BLACKSBURG — Seth Greenberg no longer has to look for new assistant coaches.
That’s because Virginia Tech is looking for Greenberg’s replacement.
Nine years after hiring Greenberg to be the Hokies men’s basketball coach, athletic director Jim Weaver fired Greenberg on Monday.
Weaver informed Greenberg in a 1:30 p.m. meeting, about two hours after Tech alerted the media that Weaver would hold a 4 p.m. news conference about an unnamed topic.
“I was completely shocked and blindsided by the decision of Jim Weaver and the administration,” Greenberg told ESPN.com.
In late January, Weaver said Greenberg was not on the hot seat and would “absolutely” be back for a 10th season at Tech.
But three weeks ago, assistant coach Rob Ehsan and director of men’s basketball operations Jeff Wilbrun left to become assistants at Alabama-Birmingham. Two weeks ago, associate head coach James Johnson left to become a Clemson assistant.
“I did not like, quite honestly, the way things unfolded with coaches leaving an ACC program that had the promise on the court that this program has for next year,” Weaver said at his news conference. “We needed to make the [Greenberg] decision now.”
This is the fourth straight year that at least one of Greenberg’s assistant coaches has left to become an assistant at another school.
“I can certainly understand some coaches leaving, but to have as many leave as we had sat the wrong way with me,” Weaver said.
Weaver said he and associate athletic director Tom Gabbard decided last week to fire Greenberg.
Tech had a losing record this year for the first time in six seasons. Tech has not made the NCAA tournament since 2007. But Weaver said those facts had nothing to do with his decision.
“It had something to do with people leaving and it had something to do with me wanting to change the direction and leadership of the program,” Weaver said. “I want to change the leadership such that the person at the top of the program has same kind of family environment that the other part of our department has. And it became crystal clear to me last week when I closed our [athletic department] workshop that we didn’t have that in the men’s basketball program, especially with people leaving.
“I was standing in front of the 182 full-time personnel that we have in our athletics department and it hit me. … The relationship of that program to the rest of the department is what hit me.
“If you could have been at our compliance and staff workshop and seen the camaraderie that we have, it would be easily understood.”
Weaver praised the continuity that football coach Frank Beamer has with his staff.
“Continuity goes a long way to establishing successful operations,” Weaver said. “That’s what I’d like to see in our entire department.”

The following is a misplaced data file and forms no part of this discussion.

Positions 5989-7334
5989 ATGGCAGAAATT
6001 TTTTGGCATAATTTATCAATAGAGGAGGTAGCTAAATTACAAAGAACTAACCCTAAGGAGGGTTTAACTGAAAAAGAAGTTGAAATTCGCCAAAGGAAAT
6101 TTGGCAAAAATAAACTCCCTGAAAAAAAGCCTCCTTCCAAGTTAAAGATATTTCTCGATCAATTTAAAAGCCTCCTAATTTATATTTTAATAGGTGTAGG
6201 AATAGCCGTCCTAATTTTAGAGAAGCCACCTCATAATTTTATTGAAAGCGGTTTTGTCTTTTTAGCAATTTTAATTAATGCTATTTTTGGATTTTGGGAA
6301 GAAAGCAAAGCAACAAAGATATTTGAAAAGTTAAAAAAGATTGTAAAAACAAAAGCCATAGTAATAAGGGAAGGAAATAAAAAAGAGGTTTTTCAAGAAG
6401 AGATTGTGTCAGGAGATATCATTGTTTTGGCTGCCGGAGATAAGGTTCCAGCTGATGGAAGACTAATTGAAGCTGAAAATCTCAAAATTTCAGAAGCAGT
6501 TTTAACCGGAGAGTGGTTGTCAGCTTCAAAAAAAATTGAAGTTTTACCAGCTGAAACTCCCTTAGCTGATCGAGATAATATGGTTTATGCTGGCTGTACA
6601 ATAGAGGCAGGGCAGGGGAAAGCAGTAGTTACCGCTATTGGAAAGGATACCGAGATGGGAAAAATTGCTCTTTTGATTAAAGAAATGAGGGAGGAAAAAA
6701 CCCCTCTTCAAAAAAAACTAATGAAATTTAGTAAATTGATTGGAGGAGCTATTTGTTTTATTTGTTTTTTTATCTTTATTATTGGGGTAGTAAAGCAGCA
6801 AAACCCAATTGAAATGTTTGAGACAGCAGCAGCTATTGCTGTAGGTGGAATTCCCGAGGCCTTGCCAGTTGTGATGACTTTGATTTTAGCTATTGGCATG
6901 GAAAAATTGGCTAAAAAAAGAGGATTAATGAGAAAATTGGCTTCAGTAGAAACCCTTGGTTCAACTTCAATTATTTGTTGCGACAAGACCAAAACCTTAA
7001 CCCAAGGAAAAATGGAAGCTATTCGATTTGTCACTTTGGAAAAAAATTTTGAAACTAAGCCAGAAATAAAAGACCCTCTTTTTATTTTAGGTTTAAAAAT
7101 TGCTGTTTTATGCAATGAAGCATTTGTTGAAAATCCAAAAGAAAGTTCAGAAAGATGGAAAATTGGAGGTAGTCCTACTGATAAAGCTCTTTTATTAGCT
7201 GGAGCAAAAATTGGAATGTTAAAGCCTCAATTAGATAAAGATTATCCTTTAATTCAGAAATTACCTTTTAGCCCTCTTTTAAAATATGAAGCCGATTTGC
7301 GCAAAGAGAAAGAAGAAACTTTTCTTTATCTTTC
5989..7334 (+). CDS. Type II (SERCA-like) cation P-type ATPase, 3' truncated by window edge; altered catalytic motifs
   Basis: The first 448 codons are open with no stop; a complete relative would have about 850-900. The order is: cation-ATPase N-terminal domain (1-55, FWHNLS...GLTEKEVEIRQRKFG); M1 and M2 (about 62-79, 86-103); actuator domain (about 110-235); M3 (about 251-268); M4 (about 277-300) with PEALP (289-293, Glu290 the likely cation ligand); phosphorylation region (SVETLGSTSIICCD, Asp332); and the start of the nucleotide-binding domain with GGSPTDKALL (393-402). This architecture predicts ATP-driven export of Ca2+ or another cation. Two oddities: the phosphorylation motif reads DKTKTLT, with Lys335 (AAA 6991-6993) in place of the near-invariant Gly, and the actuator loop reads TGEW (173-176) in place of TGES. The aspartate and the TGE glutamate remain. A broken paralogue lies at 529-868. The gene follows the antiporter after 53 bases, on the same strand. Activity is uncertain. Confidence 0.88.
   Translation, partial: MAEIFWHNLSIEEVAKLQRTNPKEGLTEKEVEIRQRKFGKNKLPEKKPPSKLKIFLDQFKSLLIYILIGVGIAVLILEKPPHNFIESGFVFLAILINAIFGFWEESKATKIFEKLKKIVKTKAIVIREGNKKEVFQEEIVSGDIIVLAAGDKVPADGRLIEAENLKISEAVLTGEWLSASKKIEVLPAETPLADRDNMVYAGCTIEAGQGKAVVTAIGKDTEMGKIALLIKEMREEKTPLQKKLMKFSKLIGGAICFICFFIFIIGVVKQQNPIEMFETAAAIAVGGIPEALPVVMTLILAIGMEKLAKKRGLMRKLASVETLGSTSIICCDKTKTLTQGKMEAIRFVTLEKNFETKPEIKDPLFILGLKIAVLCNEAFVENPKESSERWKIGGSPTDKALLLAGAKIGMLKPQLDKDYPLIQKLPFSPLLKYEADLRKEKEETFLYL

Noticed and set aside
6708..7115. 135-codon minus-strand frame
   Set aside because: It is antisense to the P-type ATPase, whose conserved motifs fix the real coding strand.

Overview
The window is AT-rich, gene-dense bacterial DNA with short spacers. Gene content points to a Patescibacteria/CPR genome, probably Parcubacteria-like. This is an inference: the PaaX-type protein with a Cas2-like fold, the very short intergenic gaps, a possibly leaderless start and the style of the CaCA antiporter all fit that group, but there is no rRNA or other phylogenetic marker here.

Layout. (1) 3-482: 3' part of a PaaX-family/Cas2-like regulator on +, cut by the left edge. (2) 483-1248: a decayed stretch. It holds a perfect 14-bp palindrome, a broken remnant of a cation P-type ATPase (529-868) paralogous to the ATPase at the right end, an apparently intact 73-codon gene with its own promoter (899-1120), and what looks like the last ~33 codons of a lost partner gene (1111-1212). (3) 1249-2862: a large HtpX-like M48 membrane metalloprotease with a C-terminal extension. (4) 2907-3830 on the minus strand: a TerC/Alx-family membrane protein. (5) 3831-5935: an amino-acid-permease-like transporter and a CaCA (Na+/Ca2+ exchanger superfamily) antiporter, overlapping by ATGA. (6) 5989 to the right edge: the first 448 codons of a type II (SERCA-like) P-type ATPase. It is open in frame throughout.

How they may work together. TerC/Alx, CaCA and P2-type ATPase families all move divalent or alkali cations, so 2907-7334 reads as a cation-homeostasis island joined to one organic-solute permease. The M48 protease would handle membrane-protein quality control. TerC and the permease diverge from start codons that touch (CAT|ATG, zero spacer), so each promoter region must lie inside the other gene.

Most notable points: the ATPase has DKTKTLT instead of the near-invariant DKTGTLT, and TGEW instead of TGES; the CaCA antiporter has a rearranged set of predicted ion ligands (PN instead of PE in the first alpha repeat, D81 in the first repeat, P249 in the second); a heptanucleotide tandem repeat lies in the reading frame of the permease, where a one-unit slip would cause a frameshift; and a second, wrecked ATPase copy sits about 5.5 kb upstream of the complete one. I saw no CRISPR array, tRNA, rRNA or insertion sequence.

Greenberg did not attend the annual workshop, but Greenberg told ESPN.com he was away recruiting at that time.
Weaver said he informed Virginia Tech President Charles Steger of his decision Thursday and confirmed it with him Monday morning.
Greenberg, who was 170-123 with one NCAA tournament bid and five NIT berths at Tech, had four years left on his contract.
“One year from now, in 2013, we were not going to extend the contract at all, nor would we extend the contract the year after that,” Weaver said. “Because we have three vacancies now on our staff, it made all the sense in the world to us to move forward and change that direction of our program and hire a new staff that’s going to be here, rather than bring in some staff that are here possibly for a year.
“If we’d have this press conference a year hence, then we’d end up paying for two staffs for three or four months, and we did not think that was the way to go.
“The first and primary reason that we’re making the change is because … we made the decision that we’re not going to increase [the contract] next year or the year after. And with three full-time vacancies on our staff, it became clear to us that we might just as well make the decision now.”
Greenberg had not asked for another contract extension, said Weaver.
Greenberg, who declined comment to The Roanoke Times on Monday night, earned $1.2 million in total pay this year. He will reap a buyout of $300,000 per year for the next four years.
“Our program was built on family, trust and relationships,” Greenberg told ESPN.com. “I leave the program in far greater shape than when I was hired nine years ago.”
Would Weaver still have decided to fire Greenberg if the two assistant coaches had not left this month?
“In all likelihood, yes,” Weaver said.
Assistant coach John Richardson said after the news conference that he was now unemployed. But Old Dominion, where Richardson once served as an assistant, announced after the news conference that Richardson was rejoining its staff.
The (Norfolk) Virginian Pilot reported Monday that an anonymous source said Richardson had agreed Thursday to return to ODU. Gabbard said at the news conference that Richardson was still on the staff “as far as we know.”
Tech paid Richardson, Johnson and Ehsan $406,651 this year, less than the sum paid to the three assistants at Maryland, North Carolina State, North Carolina, Florida State, Clemson, Virginia or Georgia Tech.
The day after Johnson opted to leave for Clemson, Weaver got permission from Steger to pay next year’s assistants the same sum of $474,750 that Clemson paid its assistants this year. Johnson left for about a $50,000 raise, according to Weaver, but Weaver said Johnson told him his exit was not because of money.
Ehsan will make $122,666 in total pay at UAB, including a car allowance. His Tech salary was $120,000 .